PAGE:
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Difference Makers: Chris Bovey’s art style celebrates what makes Spokane unique

Dec. 20, 2021 Updated Tue., Dec. 28, 2021 at 9:45 a.m.

Chris Bovey poses for a photo surrounded by his artwork on Friday.  (Kathy Plonka/The Spokesman-Review)
Chris Bovey poses for a photo surrounded by his artwork on Friday. (Kathy Plonka/The Spokesman-Review)

Chris Bovey is having the last laugh.

While toiling as art director of The Inlander, Bovey developed an art tourism concept that was presented to Visit Spokane in 2015.

“I had this idea of a poster series on Spokane that I thought could highlight how unique and cool it is here,” Bovey said from his Medical Lake studio. “Spokane was going through this big inferiority complex. What I came up with was to combat the notion that Spokane is not as cool as Portland or Seattle.

“My take is that this is not just a cool city but Spokane is a fantastic city. I had this idea, microtourism, Spokane for those who are also from this area. I pitched making a cool print of Indian Canyon, so people might explore it. I talked about doing a cool dive bar in Spokane Valley that maybe few had ever heard of. But Visit Spokane laughed me out of the office.”

Instead of becoming discouraged, Bovey dug deeper. He assembled his own screenprinting setup and instead of wasting time watching television, he honed his art skills after-hours and made myriad prints from iconic local treasures, such as the Monroe Street Bridge, The Shack and Bigfoot Pub and Eatery.

The art changed his life and career path. When Bovey created a print, he would hang it at his Inlander cubicle. However, exception was taken when Bovey displayed a print of The Spokesman-Review Building.

“I decided I was going to do a print of The Spokesman-Review building, which was viewed as our competitor,” Bovey said. “But what I was doing was creating a print of a building that is over 100 years old. I created it during my own time. The editor saw it and he went off on me. I didn’t understand it.”

Bovey, 42, had what he called an epiphany and quit his full-time gig and embarked on a career as an independent artist. It was quite the leap of faith for the married father of two children.

However, the esoteric artist had the last laugh.

Benefactors, such as Andy Dinnison, the owner of Atticus Coffee and Gifts and Boo Radley’s; The Northwest Museum of Arts and Culture and Ace Hardware Wandermere purchased his work.

“We have had many wonderful Spokane artists over the years, but in my opinion, nobody has done a better job capturing what it means to be from Spokane,” Dinnison said. “He celebrates our area, from its seediest spots to our most celebrated monuments.”

Bovey’s print of Ms. Kitty’s, an adult sex shop in Spokane Valley, stirred some controversy.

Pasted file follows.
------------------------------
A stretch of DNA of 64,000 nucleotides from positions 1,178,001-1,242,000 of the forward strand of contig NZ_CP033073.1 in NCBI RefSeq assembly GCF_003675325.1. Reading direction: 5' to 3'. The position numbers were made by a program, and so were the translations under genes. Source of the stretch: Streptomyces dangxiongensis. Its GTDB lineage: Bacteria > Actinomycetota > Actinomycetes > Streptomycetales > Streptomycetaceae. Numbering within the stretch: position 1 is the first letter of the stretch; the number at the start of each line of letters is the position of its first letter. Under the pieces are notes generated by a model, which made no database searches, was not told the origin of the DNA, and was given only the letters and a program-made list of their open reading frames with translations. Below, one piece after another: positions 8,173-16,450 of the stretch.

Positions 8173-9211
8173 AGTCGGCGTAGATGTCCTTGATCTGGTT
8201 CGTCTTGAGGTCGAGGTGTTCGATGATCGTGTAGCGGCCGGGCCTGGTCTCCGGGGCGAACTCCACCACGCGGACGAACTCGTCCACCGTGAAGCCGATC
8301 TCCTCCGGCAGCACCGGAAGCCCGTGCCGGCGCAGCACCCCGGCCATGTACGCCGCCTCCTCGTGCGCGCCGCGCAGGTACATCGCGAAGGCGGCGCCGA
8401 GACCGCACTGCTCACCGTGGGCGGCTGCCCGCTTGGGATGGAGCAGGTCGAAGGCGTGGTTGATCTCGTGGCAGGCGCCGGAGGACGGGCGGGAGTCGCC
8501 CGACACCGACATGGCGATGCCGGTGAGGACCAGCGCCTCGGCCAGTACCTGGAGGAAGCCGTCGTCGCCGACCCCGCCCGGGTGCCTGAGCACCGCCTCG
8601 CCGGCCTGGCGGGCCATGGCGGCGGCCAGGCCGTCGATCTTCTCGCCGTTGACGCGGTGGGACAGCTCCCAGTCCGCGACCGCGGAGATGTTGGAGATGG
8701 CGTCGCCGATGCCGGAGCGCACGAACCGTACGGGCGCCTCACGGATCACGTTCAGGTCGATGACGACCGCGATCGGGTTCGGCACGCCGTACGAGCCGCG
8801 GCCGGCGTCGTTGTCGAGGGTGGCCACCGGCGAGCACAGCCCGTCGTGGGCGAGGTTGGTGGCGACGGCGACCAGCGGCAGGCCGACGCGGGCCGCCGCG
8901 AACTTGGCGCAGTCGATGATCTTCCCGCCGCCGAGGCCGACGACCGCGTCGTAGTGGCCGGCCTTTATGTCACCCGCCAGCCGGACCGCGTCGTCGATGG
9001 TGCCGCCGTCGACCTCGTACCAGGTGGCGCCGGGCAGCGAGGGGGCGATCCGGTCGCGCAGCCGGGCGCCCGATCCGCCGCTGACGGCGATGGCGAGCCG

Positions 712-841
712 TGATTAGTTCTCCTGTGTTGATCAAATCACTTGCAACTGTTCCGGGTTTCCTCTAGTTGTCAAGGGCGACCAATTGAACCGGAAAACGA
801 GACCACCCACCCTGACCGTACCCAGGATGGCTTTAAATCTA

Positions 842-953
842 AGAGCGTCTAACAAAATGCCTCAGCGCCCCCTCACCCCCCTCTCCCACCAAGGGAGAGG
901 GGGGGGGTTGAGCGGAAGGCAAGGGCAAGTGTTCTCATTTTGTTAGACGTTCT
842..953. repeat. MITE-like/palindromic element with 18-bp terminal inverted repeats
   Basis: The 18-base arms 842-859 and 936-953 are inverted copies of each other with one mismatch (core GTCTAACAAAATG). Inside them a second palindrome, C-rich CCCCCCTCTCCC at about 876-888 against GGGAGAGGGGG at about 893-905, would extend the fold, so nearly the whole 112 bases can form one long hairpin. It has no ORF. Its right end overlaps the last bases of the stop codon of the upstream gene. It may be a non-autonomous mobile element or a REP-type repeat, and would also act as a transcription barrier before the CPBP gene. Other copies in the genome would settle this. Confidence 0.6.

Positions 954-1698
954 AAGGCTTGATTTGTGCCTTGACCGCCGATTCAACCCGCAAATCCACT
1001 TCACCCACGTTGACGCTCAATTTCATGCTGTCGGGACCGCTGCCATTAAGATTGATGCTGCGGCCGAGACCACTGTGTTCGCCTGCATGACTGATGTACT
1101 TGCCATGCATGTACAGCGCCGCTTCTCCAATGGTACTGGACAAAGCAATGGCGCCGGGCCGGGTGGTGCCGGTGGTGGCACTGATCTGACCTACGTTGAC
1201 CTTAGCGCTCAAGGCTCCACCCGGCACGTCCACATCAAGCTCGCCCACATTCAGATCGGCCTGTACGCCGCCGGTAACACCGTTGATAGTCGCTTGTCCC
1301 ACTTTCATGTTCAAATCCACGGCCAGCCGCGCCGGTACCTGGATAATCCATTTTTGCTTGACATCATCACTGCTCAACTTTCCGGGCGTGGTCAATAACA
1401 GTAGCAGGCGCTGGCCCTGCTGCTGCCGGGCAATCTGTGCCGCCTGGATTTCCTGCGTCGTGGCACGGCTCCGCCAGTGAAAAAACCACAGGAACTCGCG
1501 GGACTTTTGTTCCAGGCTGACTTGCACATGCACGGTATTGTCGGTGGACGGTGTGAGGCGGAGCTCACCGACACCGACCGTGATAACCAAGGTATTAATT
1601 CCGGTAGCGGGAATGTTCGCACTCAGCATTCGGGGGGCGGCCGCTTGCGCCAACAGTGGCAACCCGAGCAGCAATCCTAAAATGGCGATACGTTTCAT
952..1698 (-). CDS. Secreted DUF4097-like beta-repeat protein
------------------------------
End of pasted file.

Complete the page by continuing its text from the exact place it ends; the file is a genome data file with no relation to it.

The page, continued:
“The son of the owner of Ms. Kitty’s loved that I included their place in my project,” Bovey said. “I won’t ignore a side of Spokane that some would like to ignore. I love that this project can go from The Davenport to Al’s Motel on Division where you could rent by the hour.

“It can go anywhere. I don’t cut out the seedy parts. I think way too often we want to pretend that stuff doesn’t exist.”

Spokane has reached new and unexpected levels of style thanks to Bovey, who took a chance most folks avoid. “I decided to go for it,” Bovey said. “It’s the best decision I made.”

Bovey’s work ranges from neon signs to murals to prints of Spokane landmarks.

He speaks through his art about how passionately he feels about his beloved city. Bovey worked in the corporate world in Seattle during the ’90s, but he lives to proselytize all that’s cool about Spokane.

“This is home,” Bovey said. “Where else would I go? I will stay here and I will die here. We (wife Liz and sons, Jonas, 13 and Elliot, 11) love it here. When I lived in Seattle, it wasn’t for me, it’s way too big.

“Yes, Spokane is developing, but you have these unique pockets like Millwood and the Garland District. They’re not being taken over by condos. Those neighborhoods have that small town feel that I hope never goes away. And there is so much beauty here and I try to convey that in my art. Nobody did what I was doing in Spokane and I’ve created this whole different market.”

Bovey is hoping to inspire fledgling artists to take a chance and try to realize their dreams.

“I absolutely want that,” Bovey said. “The cool thing is that Spokane embraces their art and artists. It wasn’t always that way. I remember seeing Spokane postcard racks at supermarkets in town and it was pathetic. I would go to Hillyard to see old matchbox covers to get inspired.”

He said Spokane has changed and the arts scene is taking off.

“The word renaissance is overused, but we’re coming into our own in this town and I’m so excited to be part of that,” he said.

Six years after feeling disrespected by Visit Spokane, the next cover of the local tourism department’s publication will be created by Bovey.

“Visit Spokane reached out to me and said, ‘Hey, we love your art. We want to hire you to do the cover of the Visit Spokane publication. We’re having a meeting in the New Year about the same thing you pitched years ago,’ ” he said.

Nobody is laughing at Bovey or his art now.

“I live in a great city, and I just want people to know how cool it is here,” Bovey said. “I think people get that from my art. Spokane isn’t Seattle and Spokane isn’t Portland. Our city is its own thing and it’s pretty great.”

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